Systematic Fragmentation Method and the Effective Fragment Potential: An Efficient Method for Capturing Molecular Energies

TitleSystematic Fragmentation Method and the Effective Fragment Potential: An Efficient Method for Capturing Molecular Energies
Publication TypeJournal Article
Year of Publication2009
AuthorsMullin JM, Roskop LB, Pruitt SR, Collins MA, Gordon MS
Journal TitleJournal of Physical Chemistry A
Volume113
Pages10040-10049
Date Published09/17
ISBN Number1089-5639
Accession NumberISI:000269656000013
Keywordsab-initio calculation, consistent basis, coupled-cluster theory, density-functional theory, electron correlation methods, fast multipole method, gaussian-basis sets, periodic boundary-conditions, plesset perturbation-theory, quantum-mechanical calculation
Abstract

The systematic fragmentation method fragments a large molecular system into smaller pieces, in such a way as to greatly reduce the computational cost while retaining nearly the accuracy of the parent ab initio electronic structure method. In order to attain the desired (sub-kcal/mol) accuracy, one must properly account for the nonbonded interactions between the separated fragments. Since, for a large molecular species, there can be a great many fragments and therefore a great many nonbonded interactions, computations of the nonbonded interactions can be very time-consuming. The present work explores the efficacy of employing the effective fragment potential (EFP) method to obtain the nonbonded interactions since the EFP method has been shown previously to capture nonbonded interactions with an accuracy that is often comparable to that of second-order perturbation theory. It is demonstrated that for nonbonded interactions that are not high on the repulsive wall (generally >2.7 angstrom), the EFP method appears to be a viable approach for evaluating the nonbonded interactions. The efficacy of the EFP method for this purpose is illustrated by comparing the method to ab initio methods for small water Clusters, the ZOVGAS molecule, retinal, and the a-helix. Using SFM with EFP for nonbonded interactions yields an error of 0.2 kcal/mol for the retinal cis-trans isomerization and a mean error of 1.0 kcal/mol for the isomerization energies of live small (120-170 atoms) alpha-helices.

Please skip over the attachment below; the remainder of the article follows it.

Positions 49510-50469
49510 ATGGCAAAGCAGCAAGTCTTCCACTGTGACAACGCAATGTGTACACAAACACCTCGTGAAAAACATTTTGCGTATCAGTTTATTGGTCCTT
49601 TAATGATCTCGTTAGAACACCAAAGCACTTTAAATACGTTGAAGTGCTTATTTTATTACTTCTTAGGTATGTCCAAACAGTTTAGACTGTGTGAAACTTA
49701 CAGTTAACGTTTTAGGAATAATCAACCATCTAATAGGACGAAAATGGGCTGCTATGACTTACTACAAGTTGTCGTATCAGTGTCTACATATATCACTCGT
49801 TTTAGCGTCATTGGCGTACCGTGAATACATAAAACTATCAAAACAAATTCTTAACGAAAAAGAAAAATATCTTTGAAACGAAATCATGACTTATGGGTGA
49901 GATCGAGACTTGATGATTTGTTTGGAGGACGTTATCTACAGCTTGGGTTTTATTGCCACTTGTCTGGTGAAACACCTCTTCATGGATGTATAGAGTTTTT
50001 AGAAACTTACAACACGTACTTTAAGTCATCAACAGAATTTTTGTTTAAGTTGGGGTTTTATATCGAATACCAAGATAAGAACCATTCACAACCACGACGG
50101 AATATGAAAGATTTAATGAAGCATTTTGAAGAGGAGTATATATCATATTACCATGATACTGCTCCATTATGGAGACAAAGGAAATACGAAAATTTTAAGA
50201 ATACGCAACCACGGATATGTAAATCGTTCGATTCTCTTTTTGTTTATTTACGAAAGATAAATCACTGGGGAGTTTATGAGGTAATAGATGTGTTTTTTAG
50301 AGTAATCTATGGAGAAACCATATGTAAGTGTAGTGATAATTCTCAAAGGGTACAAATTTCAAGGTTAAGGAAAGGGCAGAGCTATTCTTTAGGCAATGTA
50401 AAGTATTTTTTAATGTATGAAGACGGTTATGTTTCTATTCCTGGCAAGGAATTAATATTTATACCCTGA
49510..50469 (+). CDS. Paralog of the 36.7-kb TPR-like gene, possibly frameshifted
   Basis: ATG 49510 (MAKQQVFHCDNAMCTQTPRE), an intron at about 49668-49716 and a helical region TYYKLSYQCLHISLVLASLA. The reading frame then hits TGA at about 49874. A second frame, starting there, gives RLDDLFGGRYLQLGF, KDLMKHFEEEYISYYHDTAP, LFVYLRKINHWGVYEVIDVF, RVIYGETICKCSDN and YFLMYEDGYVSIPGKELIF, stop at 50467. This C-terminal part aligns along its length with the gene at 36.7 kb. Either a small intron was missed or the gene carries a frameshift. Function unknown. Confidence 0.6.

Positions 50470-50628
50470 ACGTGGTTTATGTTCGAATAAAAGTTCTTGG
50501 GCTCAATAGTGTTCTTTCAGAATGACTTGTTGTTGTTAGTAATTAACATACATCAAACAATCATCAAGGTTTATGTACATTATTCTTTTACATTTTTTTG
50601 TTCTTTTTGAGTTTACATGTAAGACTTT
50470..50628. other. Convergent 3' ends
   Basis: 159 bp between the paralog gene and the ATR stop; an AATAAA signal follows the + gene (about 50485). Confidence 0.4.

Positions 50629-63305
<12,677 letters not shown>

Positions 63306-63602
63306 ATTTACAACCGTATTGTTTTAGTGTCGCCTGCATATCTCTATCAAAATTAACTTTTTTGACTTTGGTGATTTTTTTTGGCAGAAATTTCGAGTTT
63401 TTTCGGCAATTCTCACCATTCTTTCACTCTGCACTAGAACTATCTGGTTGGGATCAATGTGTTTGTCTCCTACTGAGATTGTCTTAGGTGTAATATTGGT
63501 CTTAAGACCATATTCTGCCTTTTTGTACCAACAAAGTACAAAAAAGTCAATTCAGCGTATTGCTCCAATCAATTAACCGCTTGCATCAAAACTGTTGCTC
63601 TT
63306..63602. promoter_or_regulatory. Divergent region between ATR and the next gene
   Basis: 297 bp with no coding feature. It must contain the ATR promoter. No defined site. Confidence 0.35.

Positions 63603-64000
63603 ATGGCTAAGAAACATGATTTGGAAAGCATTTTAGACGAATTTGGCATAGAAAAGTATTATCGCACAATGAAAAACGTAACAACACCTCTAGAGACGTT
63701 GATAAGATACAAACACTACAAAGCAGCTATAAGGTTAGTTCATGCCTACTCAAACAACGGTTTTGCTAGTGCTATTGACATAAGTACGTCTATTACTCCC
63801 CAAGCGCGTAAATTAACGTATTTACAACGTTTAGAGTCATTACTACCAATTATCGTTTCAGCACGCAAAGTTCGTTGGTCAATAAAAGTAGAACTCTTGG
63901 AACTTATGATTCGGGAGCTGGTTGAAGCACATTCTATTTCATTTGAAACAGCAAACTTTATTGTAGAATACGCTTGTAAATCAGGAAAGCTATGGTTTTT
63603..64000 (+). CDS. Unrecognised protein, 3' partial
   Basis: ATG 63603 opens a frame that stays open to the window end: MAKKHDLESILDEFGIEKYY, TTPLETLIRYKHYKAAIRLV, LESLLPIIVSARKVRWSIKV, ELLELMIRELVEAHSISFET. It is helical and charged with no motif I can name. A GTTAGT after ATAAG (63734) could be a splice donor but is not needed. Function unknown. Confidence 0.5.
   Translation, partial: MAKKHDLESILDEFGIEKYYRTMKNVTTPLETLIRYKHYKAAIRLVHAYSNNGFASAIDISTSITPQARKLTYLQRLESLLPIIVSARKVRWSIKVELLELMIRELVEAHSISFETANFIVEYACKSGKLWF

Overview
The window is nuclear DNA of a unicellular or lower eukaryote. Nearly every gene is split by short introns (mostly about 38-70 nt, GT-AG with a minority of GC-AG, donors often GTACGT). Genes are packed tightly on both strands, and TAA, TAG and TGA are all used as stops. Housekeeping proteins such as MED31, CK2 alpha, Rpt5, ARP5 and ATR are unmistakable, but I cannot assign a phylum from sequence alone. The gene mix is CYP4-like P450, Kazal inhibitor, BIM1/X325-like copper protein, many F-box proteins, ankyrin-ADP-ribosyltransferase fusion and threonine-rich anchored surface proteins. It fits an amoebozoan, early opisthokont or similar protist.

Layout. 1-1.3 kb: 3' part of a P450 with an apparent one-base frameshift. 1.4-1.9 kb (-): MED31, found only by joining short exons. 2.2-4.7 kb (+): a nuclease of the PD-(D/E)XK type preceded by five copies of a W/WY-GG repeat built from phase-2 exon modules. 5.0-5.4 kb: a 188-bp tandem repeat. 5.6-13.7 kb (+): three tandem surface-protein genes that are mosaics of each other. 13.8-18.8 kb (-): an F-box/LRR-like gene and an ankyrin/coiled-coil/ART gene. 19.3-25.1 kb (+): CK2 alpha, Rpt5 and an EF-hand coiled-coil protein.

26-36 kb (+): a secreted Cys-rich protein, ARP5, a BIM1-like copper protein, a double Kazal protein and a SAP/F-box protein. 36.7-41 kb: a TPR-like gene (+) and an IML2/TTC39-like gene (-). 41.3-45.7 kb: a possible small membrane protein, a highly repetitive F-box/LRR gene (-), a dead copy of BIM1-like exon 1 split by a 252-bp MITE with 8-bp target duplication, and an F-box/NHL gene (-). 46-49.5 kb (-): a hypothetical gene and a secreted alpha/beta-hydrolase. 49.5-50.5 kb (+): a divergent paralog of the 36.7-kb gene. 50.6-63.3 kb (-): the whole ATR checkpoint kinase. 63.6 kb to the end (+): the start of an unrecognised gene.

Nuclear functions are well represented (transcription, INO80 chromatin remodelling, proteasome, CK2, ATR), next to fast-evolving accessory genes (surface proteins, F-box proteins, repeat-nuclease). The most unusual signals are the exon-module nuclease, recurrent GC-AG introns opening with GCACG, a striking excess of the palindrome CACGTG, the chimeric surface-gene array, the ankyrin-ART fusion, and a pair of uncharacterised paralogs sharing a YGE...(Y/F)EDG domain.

URL<Go to ISI>://000269656000013
DOI10.1021/Jp9036183